We are having conversations with the LJCC leadership regarding collaboration toward the implementation of the Strategic Plan. We will continue to keep the community posted on these discussions.

Integrating Philanthropy

Although one natural benefit of integration will be more donor-centric community fundraising, we, the chairs of the Strategic Planning implementation, recommend to the Federation Board and the community as an interim step before embarking on a single community campaign, to adopt a policy that organizations that receive financial support from the Federation be subject to the following:

  • Limited to membership and/or “friends campaigns” and one annual fundraising event
  • Scheduling of fundraising events be coordinated through the community calendar to avoid conflicts
  • Event charges reasonably related to costs would not be impacted.

Respectfully submitted,
Lisa Engel & Joel Piassick

The Birmingham Jewish Federation Plan

The Federation’s portion of the Community Strategic Plan brought forth a new vision of “One Community empowering Jewish journeys, driven by tradition, innovation and sustainability.” As well as an enhanced mission statement “To ensure a vibrant, inclusive Jewish community in Birmingham connected to Jews in Israel and around the world.” In addition to the community proposals, the Federation outlined three additional proposals to achieve our goals which are provided in the updates below.

Creating Jewish Engagement for a Lifetime

In the plan there are three key strategies for achieving this goal. Programming for younger demographics, Leadership Development and Missions, Travel and Israel Engagement.

  • Through our PJ Library we have expanded our offerings to partnering with other Jewish organizations throughout Birmingham to bring programming to the youngest member of our community be it at a park, the LJCC or their place of worship.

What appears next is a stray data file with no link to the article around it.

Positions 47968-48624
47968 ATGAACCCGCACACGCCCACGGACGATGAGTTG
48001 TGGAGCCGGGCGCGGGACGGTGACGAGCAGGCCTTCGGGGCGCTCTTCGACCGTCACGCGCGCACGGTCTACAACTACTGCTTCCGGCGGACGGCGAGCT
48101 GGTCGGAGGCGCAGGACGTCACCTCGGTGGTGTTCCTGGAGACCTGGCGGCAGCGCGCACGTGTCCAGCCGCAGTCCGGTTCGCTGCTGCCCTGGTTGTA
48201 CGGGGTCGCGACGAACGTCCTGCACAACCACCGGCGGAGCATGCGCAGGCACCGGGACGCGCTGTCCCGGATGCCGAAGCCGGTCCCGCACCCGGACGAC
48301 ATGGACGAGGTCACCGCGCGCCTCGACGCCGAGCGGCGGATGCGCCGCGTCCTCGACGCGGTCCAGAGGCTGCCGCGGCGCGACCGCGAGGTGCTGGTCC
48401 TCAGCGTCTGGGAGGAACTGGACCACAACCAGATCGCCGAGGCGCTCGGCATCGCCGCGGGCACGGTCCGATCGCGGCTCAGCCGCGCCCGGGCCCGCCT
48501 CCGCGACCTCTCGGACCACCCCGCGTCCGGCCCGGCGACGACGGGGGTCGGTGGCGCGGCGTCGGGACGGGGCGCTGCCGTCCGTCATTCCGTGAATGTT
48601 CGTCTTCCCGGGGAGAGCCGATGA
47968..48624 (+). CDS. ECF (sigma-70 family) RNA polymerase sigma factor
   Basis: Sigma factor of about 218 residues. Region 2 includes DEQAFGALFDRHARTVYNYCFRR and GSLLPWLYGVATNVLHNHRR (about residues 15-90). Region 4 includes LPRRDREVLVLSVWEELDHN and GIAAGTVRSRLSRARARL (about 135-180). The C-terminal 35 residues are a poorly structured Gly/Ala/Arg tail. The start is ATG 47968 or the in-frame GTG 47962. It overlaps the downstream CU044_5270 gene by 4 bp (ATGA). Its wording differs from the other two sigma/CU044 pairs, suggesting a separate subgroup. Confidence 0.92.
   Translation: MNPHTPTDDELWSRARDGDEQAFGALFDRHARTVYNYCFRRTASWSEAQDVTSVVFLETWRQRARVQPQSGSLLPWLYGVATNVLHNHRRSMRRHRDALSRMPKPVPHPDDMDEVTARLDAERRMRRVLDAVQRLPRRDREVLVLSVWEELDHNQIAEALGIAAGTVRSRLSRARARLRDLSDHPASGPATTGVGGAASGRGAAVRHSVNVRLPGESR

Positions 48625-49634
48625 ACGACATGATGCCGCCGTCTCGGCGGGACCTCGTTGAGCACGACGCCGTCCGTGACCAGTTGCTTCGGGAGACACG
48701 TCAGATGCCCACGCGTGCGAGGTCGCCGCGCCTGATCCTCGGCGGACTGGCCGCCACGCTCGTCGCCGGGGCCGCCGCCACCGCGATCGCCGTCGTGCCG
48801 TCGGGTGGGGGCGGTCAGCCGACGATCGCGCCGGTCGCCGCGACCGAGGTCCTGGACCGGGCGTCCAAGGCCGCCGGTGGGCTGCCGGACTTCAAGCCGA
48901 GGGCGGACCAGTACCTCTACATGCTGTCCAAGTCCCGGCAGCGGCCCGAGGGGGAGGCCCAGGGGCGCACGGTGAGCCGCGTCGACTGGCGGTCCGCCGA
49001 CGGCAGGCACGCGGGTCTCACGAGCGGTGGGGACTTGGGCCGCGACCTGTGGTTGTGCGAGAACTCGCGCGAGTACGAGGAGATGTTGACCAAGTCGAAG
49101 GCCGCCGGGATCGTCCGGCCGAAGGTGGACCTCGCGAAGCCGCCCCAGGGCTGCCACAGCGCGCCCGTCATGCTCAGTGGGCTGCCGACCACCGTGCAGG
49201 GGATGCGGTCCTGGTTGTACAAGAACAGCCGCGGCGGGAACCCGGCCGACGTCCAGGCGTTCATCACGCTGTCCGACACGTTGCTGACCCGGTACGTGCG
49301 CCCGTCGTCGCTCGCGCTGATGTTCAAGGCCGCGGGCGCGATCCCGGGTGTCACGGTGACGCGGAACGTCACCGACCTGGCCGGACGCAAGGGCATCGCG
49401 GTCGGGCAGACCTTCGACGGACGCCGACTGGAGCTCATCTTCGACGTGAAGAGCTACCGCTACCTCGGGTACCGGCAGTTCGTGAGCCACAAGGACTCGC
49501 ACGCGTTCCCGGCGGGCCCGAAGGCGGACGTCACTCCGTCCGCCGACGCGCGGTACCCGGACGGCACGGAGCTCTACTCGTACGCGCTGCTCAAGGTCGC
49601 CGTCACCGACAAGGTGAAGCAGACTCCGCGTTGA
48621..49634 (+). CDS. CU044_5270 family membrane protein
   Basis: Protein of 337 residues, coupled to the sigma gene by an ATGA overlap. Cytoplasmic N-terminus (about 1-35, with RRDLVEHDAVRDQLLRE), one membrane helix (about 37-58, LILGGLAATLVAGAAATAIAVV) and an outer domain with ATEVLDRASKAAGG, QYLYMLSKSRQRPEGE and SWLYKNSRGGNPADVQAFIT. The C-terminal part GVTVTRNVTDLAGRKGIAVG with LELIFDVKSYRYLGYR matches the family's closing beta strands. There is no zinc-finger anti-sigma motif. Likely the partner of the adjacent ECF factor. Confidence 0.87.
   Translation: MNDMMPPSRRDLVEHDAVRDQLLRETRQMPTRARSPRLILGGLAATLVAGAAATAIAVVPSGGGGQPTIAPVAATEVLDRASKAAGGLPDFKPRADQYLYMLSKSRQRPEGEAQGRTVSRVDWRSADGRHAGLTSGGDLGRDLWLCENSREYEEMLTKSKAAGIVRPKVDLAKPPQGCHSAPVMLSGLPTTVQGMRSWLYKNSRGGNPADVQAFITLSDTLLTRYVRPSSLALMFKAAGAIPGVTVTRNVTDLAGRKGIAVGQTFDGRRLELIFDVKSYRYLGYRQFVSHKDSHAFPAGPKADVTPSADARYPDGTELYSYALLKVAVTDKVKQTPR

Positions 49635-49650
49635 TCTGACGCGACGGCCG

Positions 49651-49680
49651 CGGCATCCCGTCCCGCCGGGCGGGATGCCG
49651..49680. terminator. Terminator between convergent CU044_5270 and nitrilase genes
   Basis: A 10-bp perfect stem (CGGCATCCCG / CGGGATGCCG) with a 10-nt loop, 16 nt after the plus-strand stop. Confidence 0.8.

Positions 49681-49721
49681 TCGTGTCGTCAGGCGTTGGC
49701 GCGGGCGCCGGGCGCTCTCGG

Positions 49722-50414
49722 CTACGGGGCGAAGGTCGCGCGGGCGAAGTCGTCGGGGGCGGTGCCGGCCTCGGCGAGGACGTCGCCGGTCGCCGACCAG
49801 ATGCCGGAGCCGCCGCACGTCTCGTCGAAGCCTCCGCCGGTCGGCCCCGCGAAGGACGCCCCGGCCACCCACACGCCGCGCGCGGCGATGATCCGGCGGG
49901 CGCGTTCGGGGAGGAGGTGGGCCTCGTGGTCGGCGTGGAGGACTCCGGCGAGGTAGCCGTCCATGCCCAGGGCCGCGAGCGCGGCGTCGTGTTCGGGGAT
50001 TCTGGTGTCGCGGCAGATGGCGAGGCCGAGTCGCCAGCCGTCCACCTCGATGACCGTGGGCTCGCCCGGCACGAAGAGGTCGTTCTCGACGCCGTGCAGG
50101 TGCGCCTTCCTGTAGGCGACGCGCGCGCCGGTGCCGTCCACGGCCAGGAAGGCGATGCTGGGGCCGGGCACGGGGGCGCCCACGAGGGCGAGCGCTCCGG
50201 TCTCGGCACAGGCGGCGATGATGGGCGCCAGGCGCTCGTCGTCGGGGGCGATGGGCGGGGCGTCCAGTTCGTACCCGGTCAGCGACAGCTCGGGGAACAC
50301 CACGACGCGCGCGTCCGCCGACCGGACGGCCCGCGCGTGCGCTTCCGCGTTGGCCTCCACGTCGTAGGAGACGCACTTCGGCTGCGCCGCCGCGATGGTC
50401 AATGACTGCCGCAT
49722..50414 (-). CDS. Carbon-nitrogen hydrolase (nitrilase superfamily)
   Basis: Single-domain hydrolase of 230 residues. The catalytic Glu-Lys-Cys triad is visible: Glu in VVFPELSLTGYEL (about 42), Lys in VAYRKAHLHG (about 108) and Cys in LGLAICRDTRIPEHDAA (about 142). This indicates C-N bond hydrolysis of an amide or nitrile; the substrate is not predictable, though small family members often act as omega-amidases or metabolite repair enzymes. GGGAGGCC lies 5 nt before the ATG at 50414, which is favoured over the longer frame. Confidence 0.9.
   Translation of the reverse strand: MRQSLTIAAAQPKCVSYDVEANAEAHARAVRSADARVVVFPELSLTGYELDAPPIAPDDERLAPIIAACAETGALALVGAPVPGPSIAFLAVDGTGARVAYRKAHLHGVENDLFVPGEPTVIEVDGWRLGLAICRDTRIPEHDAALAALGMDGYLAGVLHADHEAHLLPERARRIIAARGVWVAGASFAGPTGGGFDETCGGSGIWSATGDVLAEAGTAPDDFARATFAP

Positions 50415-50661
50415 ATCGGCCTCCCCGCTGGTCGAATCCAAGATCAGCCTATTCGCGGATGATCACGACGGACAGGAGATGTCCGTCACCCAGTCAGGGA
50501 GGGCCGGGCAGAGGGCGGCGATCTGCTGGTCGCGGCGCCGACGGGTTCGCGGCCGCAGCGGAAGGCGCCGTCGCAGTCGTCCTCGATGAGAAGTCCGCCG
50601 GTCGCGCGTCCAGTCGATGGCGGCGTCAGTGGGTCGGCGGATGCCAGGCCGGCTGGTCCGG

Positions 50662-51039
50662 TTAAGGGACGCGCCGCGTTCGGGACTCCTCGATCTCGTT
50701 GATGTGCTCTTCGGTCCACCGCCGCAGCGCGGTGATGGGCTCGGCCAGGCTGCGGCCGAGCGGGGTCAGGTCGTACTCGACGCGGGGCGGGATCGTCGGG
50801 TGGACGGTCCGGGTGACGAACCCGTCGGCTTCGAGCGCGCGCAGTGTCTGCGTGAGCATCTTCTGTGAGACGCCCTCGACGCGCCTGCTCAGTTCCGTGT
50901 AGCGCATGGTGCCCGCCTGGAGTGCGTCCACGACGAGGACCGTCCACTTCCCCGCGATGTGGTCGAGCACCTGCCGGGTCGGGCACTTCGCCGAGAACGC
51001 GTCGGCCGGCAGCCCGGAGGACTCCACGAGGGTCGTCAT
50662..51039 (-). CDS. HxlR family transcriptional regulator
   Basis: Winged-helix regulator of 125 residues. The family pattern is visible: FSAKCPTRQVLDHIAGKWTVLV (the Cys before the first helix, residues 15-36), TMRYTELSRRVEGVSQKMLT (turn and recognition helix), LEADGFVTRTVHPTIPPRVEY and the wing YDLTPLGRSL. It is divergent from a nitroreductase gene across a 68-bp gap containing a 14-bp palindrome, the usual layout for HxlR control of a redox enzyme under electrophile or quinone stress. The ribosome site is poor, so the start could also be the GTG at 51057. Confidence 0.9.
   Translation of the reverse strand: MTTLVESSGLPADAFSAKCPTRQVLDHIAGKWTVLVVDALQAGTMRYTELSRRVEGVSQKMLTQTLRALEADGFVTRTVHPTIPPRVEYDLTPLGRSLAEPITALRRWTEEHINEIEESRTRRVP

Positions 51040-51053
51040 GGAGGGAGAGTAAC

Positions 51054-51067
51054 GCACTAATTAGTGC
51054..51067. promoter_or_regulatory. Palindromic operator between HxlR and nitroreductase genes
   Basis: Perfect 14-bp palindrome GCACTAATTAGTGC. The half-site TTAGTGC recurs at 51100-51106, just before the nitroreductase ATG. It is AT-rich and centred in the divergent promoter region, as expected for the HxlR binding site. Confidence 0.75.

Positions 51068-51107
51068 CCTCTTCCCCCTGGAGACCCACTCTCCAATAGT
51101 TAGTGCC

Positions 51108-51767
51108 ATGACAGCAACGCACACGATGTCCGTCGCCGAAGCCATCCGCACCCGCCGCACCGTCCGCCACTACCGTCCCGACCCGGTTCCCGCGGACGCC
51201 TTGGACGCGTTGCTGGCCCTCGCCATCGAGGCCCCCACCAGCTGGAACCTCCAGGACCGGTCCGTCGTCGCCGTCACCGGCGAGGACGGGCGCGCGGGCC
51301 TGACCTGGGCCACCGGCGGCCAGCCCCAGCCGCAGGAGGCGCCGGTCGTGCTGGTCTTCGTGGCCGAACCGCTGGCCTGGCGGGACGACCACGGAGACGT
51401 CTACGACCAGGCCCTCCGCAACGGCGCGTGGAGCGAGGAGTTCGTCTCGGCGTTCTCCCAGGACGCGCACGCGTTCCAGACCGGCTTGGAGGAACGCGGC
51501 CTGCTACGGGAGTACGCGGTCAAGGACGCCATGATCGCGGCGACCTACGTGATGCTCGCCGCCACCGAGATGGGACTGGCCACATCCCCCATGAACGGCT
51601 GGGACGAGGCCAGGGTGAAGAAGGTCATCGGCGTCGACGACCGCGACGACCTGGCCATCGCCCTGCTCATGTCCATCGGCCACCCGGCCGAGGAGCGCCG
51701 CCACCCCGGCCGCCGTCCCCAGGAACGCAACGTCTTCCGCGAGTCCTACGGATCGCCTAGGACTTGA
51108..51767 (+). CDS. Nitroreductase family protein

• Additionally, we have expanded our Young Jewish Philanthropy programming for ages 9-13 through partnerships with each of the synagogues. We also proudly financially support our local Hebrew High School Program, Kesher, as well as fund and administer BBYO here in Birmingham. We have begun incubating new additional programing in this area that will be rolled out in calendar year 2023.
  • In 2022 a new Young Jewish Leadership Program was offered to young adults with 40 applicants for 20 spaces. This program meets monthly to learn not only about Jewish Birmingham, but also with local and national organizations important to the community. There are also classes taught by community members on board service. This program will culminate in April of 2023 with a group trip to Israel and each participant has signed a social contract which guarantees their service on a board or committee of a Jewish organization following this program. We are in the process of forming a steering committee to offer more broad leadership development in the way of additional skill set building such as public speaking, presentations and the use of practical technology tools.
  • There will also be an opportunity for our young adults to participate in Jewish Federation of North America’s Young Leadership Cabinet as well as other national programs still under consideration. The Federation does not believe leadership development ever ends and is also looking to launch programs during calendar year of 2023 that will involve all age groups, knowing a significant part of Generation X has yet to be trained by our local Jewish community.
  • Missions, travel and Israel Engagement remain a top priority. During 2022 and 2023 the Federation will send close to 50 people on Israel experiences through Momentum for Jewish Mothers and our Young Leadership programming with an additional mission being eyed for the second half of 2023 for those who wish to return to Israel.